MIT seem to be German teenagers armed with machines and a delighted glee in being given access to a recording studio. This is a good thing: if they were British, they'd have all rushed out and bought Telecasters with the wages from their Saturday jobs and become a tuppenny-ha'penny âindieâ band, and God knows there's enough of them already. It's always been my perception that British music fans are far more sniffy about electronic music than our Continental counterparts. Sad to say I can remember the first wave of synth bands, and all the âit's not proper musicâ sneering that went on, with the attendant digs at fashion sense. Nothing quite as funny as a Judas Priest fan in the early 1980s deriding synth bands for being âpuffsâ and having shit clothes. Anyway, I digress. To the music!
âBeispielâ begins quietly, almost plaintively, before dark rumblings give way to a pulsing motor-disco beat that gradually intensifies before developing a harsh snare sound and pounding, tribal toms. It's three a.m. on the Autobahn and there's nothing else on the road. Raw, confrontational vocals yell out simple, youthful melodies for the last minute or so. Not a bad start at all. âZweiâ is more immediate and a bit more pop, the vocals less agressive and more melodic. There's still a stripped-down simplicity to it, and not a guitar in earshot. âParkâ is a mutation of eighties Sheffield electro and four-to-the-floor nineties dance music, with vocals that punctuate rather than drive. Again, the melodies are simple. âGibt es denn keine andere Gruendeâ borrows a trick or two from the ambient handbook, with a glitchy beat that reminds these ears of FSOL and those old âFeed Your Headâ compilations. The beat develops into a more aggressive, snare-driven beast, and odd wailings and slivers of slogans puncture the atmosphere. There's a a brief dropdown of filter-tweaking and fader-sliding before the beat reasserts itself, with more wailing vocals and odd shouts.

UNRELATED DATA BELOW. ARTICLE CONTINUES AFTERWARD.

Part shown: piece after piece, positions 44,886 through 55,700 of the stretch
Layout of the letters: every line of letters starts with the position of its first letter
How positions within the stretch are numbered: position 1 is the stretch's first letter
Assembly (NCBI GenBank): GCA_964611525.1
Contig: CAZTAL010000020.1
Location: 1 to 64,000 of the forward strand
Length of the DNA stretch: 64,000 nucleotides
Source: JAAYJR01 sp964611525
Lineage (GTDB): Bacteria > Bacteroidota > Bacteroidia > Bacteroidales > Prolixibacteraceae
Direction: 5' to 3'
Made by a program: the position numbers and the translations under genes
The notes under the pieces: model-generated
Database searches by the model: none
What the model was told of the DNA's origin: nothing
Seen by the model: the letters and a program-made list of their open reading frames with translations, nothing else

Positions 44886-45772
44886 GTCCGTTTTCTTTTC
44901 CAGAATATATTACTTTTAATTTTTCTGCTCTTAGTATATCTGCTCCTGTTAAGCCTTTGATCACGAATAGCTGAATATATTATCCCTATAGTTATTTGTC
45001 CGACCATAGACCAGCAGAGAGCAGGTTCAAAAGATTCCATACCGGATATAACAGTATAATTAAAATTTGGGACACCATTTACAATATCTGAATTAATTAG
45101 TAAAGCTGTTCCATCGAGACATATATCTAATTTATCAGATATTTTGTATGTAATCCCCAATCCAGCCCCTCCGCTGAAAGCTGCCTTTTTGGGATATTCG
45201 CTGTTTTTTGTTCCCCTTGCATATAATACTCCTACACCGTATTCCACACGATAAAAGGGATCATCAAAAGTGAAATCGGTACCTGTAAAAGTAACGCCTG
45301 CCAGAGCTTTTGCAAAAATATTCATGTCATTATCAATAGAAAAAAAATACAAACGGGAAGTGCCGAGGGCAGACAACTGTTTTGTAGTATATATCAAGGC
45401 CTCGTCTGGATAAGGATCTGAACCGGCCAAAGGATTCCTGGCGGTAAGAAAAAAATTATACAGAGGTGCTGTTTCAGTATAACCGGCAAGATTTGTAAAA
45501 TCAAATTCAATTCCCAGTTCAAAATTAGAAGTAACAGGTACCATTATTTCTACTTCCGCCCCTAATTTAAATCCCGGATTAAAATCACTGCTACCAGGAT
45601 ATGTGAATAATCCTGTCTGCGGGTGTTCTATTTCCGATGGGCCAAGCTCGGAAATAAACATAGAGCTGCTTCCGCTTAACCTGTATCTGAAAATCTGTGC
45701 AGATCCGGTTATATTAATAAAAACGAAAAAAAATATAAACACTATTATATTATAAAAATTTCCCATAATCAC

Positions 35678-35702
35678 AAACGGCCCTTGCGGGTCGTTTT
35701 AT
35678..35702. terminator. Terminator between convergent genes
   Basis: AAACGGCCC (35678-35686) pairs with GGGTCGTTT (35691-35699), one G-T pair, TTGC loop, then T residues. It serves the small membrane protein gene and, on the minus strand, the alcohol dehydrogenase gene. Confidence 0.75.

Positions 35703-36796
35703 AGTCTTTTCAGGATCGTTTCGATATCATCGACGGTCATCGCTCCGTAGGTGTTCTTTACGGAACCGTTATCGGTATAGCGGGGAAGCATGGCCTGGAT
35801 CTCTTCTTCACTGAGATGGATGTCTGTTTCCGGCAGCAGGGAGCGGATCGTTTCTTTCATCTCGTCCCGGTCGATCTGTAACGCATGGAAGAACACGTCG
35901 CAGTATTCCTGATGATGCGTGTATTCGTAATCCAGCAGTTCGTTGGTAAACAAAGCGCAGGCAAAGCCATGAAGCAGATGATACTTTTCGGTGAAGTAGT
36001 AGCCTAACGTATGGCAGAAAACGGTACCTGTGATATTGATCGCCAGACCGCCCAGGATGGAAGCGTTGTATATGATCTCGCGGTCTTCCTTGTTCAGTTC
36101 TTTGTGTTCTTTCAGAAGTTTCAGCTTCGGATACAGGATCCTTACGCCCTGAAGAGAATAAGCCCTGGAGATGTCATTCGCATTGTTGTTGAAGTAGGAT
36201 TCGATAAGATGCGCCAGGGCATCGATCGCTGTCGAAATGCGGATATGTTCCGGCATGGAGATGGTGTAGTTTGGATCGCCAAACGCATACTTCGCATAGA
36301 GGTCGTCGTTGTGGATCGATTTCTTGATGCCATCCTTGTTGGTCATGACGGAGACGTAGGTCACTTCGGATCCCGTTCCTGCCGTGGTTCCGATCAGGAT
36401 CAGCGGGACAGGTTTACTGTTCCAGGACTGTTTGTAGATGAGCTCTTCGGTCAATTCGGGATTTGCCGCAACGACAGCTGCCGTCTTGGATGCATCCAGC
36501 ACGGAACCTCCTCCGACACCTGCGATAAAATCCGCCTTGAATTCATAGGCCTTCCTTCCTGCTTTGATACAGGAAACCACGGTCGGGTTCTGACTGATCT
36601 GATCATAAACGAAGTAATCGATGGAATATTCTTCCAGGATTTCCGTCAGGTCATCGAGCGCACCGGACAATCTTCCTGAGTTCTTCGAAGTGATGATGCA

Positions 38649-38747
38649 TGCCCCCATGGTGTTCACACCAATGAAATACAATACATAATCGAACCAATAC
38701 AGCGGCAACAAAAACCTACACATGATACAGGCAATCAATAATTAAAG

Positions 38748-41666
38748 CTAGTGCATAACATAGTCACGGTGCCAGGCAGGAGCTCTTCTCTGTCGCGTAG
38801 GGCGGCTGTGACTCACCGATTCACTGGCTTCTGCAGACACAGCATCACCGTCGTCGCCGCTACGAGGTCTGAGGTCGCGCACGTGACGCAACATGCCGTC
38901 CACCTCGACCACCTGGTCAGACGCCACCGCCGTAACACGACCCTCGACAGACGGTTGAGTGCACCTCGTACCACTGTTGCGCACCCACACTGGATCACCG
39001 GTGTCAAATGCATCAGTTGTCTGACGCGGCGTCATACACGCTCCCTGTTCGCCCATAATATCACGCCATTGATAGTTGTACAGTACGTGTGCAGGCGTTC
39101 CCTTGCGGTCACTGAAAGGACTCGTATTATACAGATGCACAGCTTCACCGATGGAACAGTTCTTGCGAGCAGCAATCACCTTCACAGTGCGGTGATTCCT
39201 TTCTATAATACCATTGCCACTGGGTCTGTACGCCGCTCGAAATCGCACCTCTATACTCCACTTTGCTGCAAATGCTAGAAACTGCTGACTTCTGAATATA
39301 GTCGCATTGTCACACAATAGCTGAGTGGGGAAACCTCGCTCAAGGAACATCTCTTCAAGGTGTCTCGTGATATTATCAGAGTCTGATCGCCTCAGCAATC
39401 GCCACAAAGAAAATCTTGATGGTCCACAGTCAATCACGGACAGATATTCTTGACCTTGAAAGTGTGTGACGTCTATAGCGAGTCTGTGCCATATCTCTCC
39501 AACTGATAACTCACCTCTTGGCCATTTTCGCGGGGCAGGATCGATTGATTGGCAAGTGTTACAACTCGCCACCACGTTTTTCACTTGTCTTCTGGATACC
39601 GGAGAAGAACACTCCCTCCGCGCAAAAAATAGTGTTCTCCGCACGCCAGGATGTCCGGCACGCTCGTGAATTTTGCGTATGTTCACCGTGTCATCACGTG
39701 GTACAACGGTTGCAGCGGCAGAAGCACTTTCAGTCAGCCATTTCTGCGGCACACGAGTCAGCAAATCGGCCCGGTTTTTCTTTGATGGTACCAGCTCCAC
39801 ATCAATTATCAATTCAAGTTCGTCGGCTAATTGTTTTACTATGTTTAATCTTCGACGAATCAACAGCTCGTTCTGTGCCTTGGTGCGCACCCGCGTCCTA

âGebautâ begins with some low-down farting synths, to which some airy notes are added, along with a beat that's almost junglist in pace. There's proper vocals on this one, again with a simple melody, and even I with my rusty and rudimentary German can pick out the odd line. Then there's more aggressive chanting, and I kind of lose the drift a bit, but by this time there's all manner of odd noises to keep me interested. âGenau an diesen Abendâ slows the tempo down to hypno-speed. The synths buzz and arpeggiate to good effect, the latter getting disorientingly distorted before stopping abruptly. âKleurâ brings the tempo up again, and there's a very harsh Laibach-esque tom-type sound that vibrates the eyeballs very effectively. The vocals are strident, repetitive, and later on there's a nod to something that might be called a tune. DAF might be a reference point.
âMerzâ begins with a beat that sounds like it's been programmed with a Boss DR-220 (how I used to love mine), and something that sounds like it might be a very delayed guitar playing one note (but probably isn't). The synths drone a simple two-note figure in the background, before a genuinely fucked guitar heralds some fucked-up vocals. This is proper shouting now, sampled up and distorted as the beat gets a bit Von Sudenfed and an arpeggio kicks off. From seemingly inauspicious beginnings, this might be the best track yet. âRauchâ has all sorts of electrobleep nonsense going on in the background, set against a one-note pulse that metamorphoses into the bastard son of âFade to Greyâ by Visage, but with shouting in German over the top. Synths fart and squelch like a pensioner with a bowel disorder, and another motorik beat kicks in. Great stuff. âCodaâ begins with a low-down glitchy pulse and an arpeggiated synth that acquires a succubus with evil intentions. It builds and intensifies, and I'm just waiting for the beat to kick in before I can bounce up and down with a grin on my face. Sadly, this moment never comes. A hi-hat keeps time, but it never kicks in. A trick missed, perhaps, but then again, what should I expect from a coda?
It's good fun is this. Yes, purists from various camps might point out its lack of guitars (yawn), the IDM-lite nature of some of the songs and the almost total lack of certifiable âtunesâ, but I like it. There's a lot of youthful energy in here, and also a lot of history. To go back to the suggestion that if MIT were British they'd have bought Telecasters, I hear very little in British âindieâ guitar music that doesn't come from the very recent past: MIT have, on this evidence, brought together a lot of electronic music from a lot of different places. They've done their homework and produced an album that nods at various things but isn't quite like anything I've heard. And to think they're just teenagers as well. Very good indeed, and perhaps even better to come. Endorsed.
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'The Art Of The Deal' how you've never seen it before.
The Boss will release his memoirs via hardback, audiobook and e-reader on September 27th 2016, and reportedly secured a $10 million advance.